# Financial Ratios Analysis

When developing financial projections for your business plan it is useful to monitor the financial ratios produced so that they can be compared with other available data. By making the comparisons it is possible to see whether your financial projections are in line with industry, competitor, and if available, historical data. If the financial ratio comparisons reveal unexplained variations then the assumptions in the plan need to be improved and fine tuned to bring the projections in line with expectations.

## What are Financial Ratios

Financial ratios are a relative measure of two or more values taken from the financial statements of a business and can be expressed as a decimal value such as 0.45 or as a percentage e.g. 45%. Financial ratios are used to analyse business trends and measure performance of both the business and the management.

One financial ratio viewed in isolation will not tell you a great deal about a business. The key to using financial ratios is to chose the ratios which are most critical to your business, decide on the formula to use, which should be the same as that used by comparable businesses in your industry, and consistently monitor the ratio over time relative to other ratios you have calculated.

## Key Financial Ratios

Our financial projections template includes many standard financial ratios which can be used to highlight trends in the projections and to make comparisons with historical and industry data.

Financial ratios can be split into six main categories

1. Profitability Ratios
2. Liquidity Ratios
3. Efficiency ratios
4. Leverage Ratios
5. Activity ratios
6. Investor ratios ## Profitability Ratios

Profitability ratios are used to measure the ability of a business and its management to generate profit and the following financial ratios are included and calculated for you in the financial projections template:

• Gross margin percentage
• Operating expenses ratio
• Return on sales
• Net profit ratio
• Return on capital employed (ROCE)

### Profitability Ratio Example – Gross margin Percentage

The gross margin percentage is the ratio of the gross margin to the revenue and is a measure of the true income a business generates from its revenue.

 Revenue 2,000 Cost of sales 900 Gross margin 1,100 Operating expenses 600 Depreciation 200 Operating income 300 Finance costs 100 Income before tax 200 Income tax expense 60 Net income 140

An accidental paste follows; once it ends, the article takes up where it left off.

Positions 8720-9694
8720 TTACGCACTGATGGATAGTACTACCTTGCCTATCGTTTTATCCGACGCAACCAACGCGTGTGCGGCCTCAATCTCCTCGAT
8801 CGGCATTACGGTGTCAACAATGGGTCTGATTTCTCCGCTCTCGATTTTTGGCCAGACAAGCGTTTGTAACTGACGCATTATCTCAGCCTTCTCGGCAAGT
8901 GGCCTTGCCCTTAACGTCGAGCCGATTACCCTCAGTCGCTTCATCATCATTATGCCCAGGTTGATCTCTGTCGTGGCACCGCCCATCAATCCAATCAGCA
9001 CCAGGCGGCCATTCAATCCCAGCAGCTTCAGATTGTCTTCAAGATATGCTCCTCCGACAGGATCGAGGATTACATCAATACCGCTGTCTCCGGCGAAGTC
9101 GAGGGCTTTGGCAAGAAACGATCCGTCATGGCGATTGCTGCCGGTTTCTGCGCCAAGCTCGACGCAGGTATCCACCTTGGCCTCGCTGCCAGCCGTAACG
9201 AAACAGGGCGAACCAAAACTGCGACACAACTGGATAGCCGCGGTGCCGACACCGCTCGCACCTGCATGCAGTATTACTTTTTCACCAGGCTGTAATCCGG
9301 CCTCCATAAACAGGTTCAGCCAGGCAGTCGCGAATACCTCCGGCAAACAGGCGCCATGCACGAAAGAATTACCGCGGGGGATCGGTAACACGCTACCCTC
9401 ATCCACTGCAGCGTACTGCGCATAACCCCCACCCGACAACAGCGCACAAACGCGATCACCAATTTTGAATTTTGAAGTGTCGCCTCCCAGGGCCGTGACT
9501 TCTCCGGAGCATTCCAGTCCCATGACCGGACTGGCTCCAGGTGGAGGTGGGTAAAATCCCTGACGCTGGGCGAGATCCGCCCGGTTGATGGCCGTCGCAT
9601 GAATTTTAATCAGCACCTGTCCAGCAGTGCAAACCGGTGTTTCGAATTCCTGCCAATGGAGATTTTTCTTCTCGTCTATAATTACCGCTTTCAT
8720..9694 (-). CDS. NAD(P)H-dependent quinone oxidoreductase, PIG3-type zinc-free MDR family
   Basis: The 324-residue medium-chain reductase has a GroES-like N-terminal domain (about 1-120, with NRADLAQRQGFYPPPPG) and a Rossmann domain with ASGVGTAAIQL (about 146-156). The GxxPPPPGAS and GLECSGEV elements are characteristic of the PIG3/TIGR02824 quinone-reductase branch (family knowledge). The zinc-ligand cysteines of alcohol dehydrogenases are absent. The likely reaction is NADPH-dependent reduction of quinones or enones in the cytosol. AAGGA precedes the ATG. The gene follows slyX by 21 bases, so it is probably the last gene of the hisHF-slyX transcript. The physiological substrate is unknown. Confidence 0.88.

The numbers used in the calculation of the gross margin percentage are highlighted in the income statement shown above.

```Gross margin percentage = Gross margin / Revenue
Gross margin percentage = 1,100 / 2,000
Gross margin percentage = 55%
```

## Efficiency Ratios

Efficiency ratios are used to measure the ability of a business to control and manage its assets to produce the maximum amount of revenue and profit from them. The following financial ratios are included and calculated for you in the financial projections template:

• Asset turnover ratio
• Fixed asset turnover ratio
• Working capital turnover ratio

### Efficiency Ratio Example – Asset Turnover Ratio

The asset turnover ratio shows the revenue generated by the assets of your business. It is a measure of the efficiency with which the business uses its resources. It is calculated by dividing revenue by assets

 Income Statement Balance Sheet Revenue 2,000 Cash 50 Cost of sales 900 Accounts receivable 280 Gross margin 1,100 Inventory 20 Operating expenses 600 Current assets 350 Depreciation 200 Long term assets 450 Operating income 300 Total assets 800 Finance costs 100 Accounts payable 150 Income before tax 200 Other liabilities 85 Income tax expense 60 Current liabilities 235 Net income 140 Long-term debt 145 Total liabilities 380 Capital 150 Retained earnings 270 Total equity 420 Total liabilities and equity 800

The numbers used in the calculation of the gross margin percentage are highlighted in the income statement and balance sheet shown above.

```Asset turnover ratio = Revenue / Assets
Asset turnover ratio = 2,000 / 800
Asset turnover ratio = 2.50
```

## Liquidity Ratios

A liquidity ratio is used to measure the ability of a business to generate cash to meet its short term liabilities and debts. The following financial ratios are included and calculated for you in the financial projections template:

• Current ratio
• Quick ratio

### Liquidity Ratio Example – Current Ratio

The current ratio measures the liquidity of a business and its ability to meet its short term liabilities and debts. It is calculated by dividing current assets by current liabilities.

 Cash 50 Accounts receivable 280 Inventory 20 Current assets 350 Long term assets 450 Total assets 800 Accounts payable 150 Other liabilities 85 Current liabilities 235 Long-term debt 145 Total liabilities 380 Capital 150 Retained earnings 270 Total equity 420 Total liabilities and equity 800

The numbers used in the calculation of the current ratio are highlighted in the balance sheet shown above.

```Current ratio = Current Assets / Current Liabilities
Current ratio = 350 / 235
Current ratio = 1.49
```

## Leverage Ratios